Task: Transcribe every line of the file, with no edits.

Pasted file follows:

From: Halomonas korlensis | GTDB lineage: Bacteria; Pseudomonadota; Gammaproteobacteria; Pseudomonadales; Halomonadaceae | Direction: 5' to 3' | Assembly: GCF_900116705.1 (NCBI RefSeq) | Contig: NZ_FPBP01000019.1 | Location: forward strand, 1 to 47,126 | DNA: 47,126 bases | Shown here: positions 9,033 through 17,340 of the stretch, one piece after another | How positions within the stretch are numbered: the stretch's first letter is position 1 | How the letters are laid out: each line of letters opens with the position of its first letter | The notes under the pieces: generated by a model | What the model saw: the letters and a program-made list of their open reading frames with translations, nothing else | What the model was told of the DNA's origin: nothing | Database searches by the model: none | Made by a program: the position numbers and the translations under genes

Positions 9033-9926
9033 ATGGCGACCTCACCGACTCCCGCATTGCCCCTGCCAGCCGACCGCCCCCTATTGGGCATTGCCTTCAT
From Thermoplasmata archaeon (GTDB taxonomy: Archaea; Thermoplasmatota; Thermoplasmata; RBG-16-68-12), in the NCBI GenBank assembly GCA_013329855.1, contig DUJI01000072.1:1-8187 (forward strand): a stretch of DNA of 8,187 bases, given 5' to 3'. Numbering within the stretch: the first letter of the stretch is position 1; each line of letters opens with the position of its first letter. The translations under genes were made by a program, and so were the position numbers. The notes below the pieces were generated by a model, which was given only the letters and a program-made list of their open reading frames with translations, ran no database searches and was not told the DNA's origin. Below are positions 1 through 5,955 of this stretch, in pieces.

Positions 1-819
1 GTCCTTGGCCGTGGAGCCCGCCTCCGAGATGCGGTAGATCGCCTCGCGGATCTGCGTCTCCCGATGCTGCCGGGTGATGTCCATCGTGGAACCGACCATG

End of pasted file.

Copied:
From: Halomonas korlensis | GTDB lineage: Bacteria; Pseudomonadota; Gammaproteobacteria; Pseudomonadales; Halomonadaceae | Direction: 5' to 3' | Assembly: GCF_900116705.1 (NCBI RefSeq) | Contig: NZ_FPBP01000019.1 | Location: forward strand, 1 to 47,126 | DNA: 47,126 bases | Shown here: positions 9,033 through 17,340 of the stretch, one piece after another | How positions within the stretch are numbered: the stretch's first letter is position 1 | How the letters are laid out: each line of letters opens with the position of its first letter | The notes under the pieces: generated by a model | What the model saw: the letters and a program-made list of their open reading frames with translations, nothing else | What the model was told of the DNA's origin: nothing | Database searches by the model: none | Made by a program: the position numbers and the translations under genes

Positions 9033-9926
9033 ATGGCGACCTCACCGACTCCCGCATTGCCCCTGCCAGCCGACCGCCCCCTATTGGGCATTGCCTTCAT
From Thermoplasmata archaeon (GTDB taxonomy: Archaea; Thermoplasmatota; Thermoplasmata; RBG-16-68-12), in the NCBI GenBank assembly GCA_013329855.1, contig DUJI01000072.1:1-8187 (forward strand): a stretch of DNA of 8,187 bases, given 5' to 3'. Numbering within the stretch: the first letter of the stretch is position 1; each line of letters opens with the position of its first letter. The translations under genes were made by a program, and so were the position numbers. The notes below the pieces were generated by a model, which was given only the letters and a program-made list of their open reading frames with translations, ran no database searches and was not told the DNA's origin. Below are positions 1 through 5,955 of this stretch, in pieces.

Positions 1-819
1 GTCCTTGGCCGTGGAGCCCGCCTCCGAGATGCGGTAGATCGCCTCGCGGATCTGCGTCTCCCGATGCTGCCGGGTGATGTCCATCGTGGAACCGACCATG